Daniels began sending unsolicited articles to The Spectator in the early 1980s; his first published work, entitled A Bit of a Myth appeared in the magazine in August 1983 under the name A.M. Daniels. Charles Moore wrote in 2004 that "Theodore Dalrymple, then writing under a different pseudonym, is the only writer I have ever chosen to publish on the basis of unsolicited articles".[11] Between 1984 and 1991 Daniels published articles in The Spectator under the pseudonym Edward Theberton.

Daniels has written extensively on culture, art, politics, education, and medicine – often drawing on his experiences as a doctor and psychiatrist in Africa and the United Kingdom. The historian Noel Malcolm has described Daniels's written accounts of his experiences working at a prison and a public hospital in Birmingham as "journalistic gold",[12] and Charles Moore observed that "it was only when he returned to Britain that he found what he considered to be true barbarism – the cheerless, self-pitying hedonism and brutality of the dependency culture. Now he is its unmatched chronicler".[11] Daniel Hannan wrote in 2011 that Dalrymple "writes about Koestler's essays and Ethiopian religious art and Nietzschean eternal recurrence – subjects which, in Britain, are generally reserved for the reliably Left-of-Centre figures who appear on Start the Week and Newsnight Review. It is Theodore's misfortune to occupy a place beyond the mental co-ordinates of most commissioning editors".[4]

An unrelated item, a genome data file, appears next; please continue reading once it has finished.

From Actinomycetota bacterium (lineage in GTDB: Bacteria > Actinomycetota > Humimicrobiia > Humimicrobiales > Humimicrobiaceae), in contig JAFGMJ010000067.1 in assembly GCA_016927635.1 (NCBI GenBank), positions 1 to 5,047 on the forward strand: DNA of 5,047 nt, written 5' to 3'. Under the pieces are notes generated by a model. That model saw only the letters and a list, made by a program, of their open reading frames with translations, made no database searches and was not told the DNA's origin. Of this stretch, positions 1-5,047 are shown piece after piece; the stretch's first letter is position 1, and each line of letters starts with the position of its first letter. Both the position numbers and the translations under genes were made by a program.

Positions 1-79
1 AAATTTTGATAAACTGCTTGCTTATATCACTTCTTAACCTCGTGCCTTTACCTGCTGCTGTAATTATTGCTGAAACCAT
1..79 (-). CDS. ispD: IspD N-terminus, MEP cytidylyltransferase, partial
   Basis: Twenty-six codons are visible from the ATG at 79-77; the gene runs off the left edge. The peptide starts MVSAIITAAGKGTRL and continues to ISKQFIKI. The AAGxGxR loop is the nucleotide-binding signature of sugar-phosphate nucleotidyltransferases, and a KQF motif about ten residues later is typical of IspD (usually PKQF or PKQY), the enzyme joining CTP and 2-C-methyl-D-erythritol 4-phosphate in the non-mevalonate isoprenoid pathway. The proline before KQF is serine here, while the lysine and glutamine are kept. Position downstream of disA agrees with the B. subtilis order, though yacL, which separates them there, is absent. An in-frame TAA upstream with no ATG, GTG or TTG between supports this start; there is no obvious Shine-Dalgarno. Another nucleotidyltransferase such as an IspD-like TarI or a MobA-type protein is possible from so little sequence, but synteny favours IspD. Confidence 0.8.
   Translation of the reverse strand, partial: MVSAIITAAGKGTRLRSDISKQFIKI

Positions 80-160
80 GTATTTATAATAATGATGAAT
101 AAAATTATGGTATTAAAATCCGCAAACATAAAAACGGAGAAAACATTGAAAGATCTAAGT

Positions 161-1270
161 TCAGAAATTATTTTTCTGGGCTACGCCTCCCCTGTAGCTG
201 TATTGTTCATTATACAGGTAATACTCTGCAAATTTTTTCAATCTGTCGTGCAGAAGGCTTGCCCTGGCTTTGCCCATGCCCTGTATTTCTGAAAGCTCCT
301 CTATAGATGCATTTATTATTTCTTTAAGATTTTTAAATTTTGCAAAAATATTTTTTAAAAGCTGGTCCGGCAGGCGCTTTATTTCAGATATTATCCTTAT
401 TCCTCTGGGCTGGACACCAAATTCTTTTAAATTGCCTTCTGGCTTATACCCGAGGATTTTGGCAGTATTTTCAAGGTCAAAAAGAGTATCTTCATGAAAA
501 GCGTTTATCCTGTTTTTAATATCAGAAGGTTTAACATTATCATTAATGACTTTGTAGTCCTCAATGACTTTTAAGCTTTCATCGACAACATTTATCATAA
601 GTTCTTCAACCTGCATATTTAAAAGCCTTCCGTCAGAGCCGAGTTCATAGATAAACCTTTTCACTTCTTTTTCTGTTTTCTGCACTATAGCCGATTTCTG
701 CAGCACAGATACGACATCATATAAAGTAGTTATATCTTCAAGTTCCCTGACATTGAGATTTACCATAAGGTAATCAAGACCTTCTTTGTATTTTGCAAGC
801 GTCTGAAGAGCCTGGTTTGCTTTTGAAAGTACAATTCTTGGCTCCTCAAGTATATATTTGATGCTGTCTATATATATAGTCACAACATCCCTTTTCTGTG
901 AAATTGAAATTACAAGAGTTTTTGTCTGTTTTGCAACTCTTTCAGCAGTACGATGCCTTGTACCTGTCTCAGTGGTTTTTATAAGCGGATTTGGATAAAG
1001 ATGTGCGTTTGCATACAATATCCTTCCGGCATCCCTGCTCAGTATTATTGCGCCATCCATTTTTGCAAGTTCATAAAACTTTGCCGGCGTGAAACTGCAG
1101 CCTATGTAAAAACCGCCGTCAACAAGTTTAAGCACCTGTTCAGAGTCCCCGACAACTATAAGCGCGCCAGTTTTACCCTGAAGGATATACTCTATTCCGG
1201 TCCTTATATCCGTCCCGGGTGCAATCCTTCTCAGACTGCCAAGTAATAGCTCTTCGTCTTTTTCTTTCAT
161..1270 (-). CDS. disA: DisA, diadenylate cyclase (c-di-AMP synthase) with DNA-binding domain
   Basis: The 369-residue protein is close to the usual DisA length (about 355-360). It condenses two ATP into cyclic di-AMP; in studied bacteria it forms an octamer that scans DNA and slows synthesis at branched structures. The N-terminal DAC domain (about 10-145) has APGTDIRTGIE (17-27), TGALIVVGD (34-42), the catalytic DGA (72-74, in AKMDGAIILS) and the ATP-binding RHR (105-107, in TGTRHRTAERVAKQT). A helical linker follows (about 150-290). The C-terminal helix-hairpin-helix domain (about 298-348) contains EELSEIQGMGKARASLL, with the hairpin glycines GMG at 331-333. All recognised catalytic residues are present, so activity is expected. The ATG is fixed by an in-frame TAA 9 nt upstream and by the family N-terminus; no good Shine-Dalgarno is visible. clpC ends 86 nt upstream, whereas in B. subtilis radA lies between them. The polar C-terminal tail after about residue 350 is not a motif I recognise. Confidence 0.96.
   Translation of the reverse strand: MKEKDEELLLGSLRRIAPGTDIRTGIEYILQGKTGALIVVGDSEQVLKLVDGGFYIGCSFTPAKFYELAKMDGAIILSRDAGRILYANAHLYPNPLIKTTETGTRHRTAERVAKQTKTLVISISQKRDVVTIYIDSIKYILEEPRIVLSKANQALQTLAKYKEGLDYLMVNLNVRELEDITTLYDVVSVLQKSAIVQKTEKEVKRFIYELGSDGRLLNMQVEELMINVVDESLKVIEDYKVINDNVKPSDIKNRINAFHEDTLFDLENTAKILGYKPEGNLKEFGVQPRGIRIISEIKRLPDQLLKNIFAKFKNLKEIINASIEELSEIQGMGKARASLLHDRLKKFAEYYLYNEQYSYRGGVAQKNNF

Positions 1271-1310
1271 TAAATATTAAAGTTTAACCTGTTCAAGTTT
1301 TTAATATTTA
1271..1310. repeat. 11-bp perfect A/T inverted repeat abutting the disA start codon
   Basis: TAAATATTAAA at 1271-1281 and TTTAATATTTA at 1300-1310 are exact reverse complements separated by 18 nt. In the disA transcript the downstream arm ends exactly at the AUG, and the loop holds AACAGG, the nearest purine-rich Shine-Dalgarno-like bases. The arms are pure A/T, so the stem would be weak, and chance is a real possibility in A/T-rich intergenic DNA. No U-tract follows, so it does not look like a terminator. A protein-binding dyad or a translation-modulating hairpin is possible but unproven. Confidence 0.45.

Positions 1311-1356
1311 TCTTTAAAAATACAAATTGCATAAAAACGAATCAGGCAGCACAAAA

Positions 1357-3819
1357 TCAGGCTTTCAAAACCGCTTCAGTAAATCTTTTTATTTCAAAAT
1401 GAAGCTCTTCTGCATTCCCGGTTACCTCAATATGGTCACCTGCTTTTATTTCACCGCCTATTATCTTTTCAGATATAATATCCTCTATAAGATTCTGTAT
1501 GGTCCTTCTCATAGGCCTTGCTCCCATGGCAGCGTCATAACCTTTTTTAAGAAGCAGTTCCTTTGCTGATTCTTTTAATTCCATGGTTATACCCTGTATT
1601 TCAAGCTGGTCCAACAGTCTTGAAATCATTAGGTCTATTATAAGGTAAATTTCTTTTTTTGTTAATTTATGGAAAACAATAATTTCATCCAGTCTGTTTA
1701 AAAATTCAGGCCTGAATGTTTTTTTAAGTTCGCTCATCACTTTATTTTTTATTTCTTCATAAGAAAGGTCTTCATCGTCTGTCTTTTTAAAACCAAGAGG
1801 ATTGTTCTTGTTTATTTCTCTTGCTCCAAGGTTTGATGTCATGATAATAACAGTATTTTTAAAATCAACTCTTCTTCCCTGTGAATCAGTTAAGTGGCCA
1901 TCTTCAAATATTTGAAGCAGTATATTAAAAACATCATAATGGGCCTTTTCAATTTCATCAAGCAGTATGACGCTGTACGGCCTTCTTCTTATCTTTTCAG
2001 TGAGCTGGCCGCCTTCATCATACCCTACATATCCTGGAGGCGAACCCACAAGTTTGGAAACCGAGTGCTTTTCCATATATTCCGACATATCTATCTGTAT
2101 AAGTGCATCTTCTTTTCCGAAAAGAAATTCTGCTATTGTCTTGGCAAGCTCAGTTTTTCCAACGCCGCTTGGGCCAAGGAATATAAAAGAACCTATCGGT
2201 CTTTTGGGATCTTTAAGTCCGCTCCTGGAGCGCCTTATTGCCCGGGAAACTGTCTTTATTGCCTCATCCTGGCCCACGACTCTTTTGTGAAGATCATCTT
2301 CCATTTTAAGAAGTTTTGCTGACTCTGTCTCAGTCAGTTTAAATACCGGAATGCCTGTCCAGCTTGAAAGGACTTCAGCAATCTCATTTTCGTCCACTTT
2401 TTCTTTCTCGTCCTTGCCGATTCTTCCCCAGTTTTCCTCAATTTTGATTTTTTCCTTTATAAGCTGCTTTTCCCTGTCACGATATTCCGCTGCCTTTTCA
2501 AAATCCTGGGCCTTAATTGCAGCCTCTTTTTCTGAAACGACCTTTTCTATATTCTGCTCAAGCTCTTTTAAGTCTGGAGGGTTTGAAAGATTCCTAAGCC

Life at the Bottom: The Worldview That Makes the Underclass, a collection of essays was published in book form in 2001. The essays, which the Manhattan Institute had first begun publishing in City Journal in 1994, deal with themes such as personal responsibility, the mentality of society as a whole, and the troubles of the underclass. As part of his research for the book, Dalrymple interviewed over 10,000 people who had attempted suicide.